Bathsheba Everdene sounds like an escapee from "The Hunger Games," and she is, in her own way, a feminist heroine of another time -- one freed by money rather than her skills as a warrior. In Thomas Hardy's 1874 novel (which he revised until 1901) and in Thomas Vinterberg's new adaptation, Bathsheba is that rare creature of 19th century England, a woman made independent by property. Not having to rely on one man to provide for her, she can choose among several. Therein lies the drama.

One is loved by Bathsheba (Carey Mulligan) but doesn't love her; another loves her, but leaves her cold. From a third she is divided by class. Mulligan, who always seems to keep her emotional cards close to her vest, presents a very different Bathsheba than the one many will fondly remember, from John Schlesinger's 1967 version of the same story. That film co-starred Terence Stamp, Alan Bates and Peter Finch, all circling Julie Christie, a much different actress than Mulligan, hence a much different movie.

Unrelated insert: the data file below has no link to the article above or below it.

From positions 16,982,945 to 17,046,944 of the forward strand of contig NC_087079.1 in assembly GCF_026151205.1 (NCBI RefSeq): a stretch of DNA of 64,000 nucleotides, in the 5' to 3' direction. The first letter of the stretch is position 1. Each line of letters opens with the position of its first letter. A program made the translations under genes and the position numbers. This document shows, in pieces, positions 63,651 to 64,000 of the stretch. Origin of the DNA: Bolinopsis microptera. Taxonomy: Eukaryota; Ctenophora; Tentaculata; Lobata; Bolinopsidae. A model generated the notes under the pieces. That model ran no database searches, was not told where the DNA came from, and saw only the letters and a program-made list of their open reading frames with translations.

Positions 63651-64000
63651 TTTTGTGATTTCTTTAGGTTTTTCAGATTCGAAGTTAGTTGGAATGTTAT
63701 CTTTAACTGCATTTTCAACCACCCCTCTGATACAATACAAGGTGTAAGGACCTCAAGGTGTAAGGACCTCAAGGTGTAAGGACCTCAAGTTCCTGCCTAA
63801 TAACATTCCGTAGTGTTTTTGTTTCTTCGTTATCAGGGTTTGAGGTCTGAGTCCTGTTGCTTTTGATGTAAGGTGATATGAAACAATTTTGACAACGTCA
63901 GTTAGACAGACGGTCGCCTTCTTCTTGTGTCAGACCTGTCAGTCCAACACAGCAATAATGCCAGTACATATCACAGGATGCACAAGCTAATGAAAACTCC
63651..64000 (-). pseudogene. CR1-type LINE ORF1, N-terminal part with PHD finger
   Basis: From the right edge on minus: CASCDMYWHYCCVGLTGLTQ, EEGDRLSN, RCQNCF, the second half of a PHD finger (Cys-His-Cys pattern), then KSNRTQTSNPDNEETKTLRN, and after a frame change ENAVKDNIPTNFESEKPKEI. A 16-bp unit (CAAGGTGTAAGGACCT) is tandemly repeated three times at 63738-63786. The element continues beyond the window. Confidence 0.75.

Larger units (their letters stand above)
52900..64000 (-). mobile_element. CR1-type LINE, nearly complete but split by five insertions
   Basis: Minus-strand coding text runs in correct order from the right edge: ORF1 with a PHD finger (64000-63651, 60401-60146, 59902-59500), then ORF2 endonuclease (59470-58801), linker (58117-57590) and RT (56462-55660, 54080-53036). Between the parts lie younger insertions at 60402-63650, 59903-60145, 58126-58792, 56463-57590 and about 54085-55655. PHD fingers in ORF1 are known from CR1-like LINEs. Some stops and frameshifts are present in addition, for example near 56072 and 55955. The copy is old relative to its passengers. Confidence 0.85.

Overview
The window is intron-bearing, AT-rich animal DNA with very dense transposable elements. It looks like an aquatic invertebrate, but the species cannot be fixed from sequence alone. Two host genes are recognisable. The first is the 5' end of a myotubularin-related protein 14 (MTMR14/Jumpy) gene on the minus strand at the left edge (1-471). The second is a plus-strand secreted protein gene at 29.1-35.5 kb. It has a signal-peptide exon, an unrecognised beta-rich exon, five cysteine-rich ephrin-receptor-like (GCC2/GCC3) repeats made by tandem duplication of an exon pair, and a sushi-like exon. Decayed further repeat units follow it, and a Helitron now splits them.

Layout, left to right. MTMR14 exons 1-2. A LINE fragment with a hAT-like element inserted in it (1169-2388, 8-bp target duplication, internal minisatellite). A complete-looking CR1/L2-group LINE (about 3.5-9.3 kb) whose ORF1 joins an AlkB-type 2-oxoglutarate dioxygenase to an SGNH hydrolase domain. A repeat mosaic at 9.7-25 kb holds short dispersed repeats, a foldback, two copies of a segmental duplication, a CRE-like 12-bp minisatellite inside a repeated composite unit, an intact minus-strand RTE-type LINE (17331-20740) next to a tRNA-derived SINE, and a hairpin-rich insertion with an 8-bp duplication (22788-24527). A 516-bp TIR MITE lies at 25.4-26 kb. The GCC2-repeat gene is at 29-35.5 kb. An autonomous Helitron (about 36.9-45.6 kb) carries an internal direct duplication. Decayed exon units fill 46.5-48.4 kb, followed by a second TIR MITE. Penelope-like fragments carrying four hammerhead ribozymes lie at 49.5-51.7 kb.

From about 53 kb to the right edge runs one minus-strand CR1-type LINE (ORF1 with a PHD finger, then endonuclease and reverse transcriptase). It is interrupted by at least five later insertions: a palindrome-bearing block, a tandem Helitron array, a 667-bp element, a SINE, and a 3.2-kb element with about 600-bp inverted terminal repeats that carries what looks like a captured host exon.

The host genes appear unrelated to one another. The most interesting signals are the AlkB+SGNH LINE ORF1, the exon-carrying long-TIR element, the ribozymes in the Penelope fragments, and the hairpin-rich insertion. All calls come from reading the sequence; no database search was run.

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Vinterberg's version which, perhaps by necessity, deletes large portions of the book, has as its male cohort Matthias Schoenaerts, Michael Sheen and Tom Sturridge, all good actors if perhaps not the charisma fest presented by those heartthrobs of old. Mulligan, however, as she's proved many times, is a subtle and vaguely mysterious performer whose portrayal as Bathsheba possesses all the social complexities and emotional resonance of Christie's work -- as well as Hardy's.

Add to this the lush look of Vinterberg's film, with its wild English landscapes and rough Romantic-era atmosphere and "Far From the Madding Crowd" amounts to a sweeping interpretation of a still-classic story.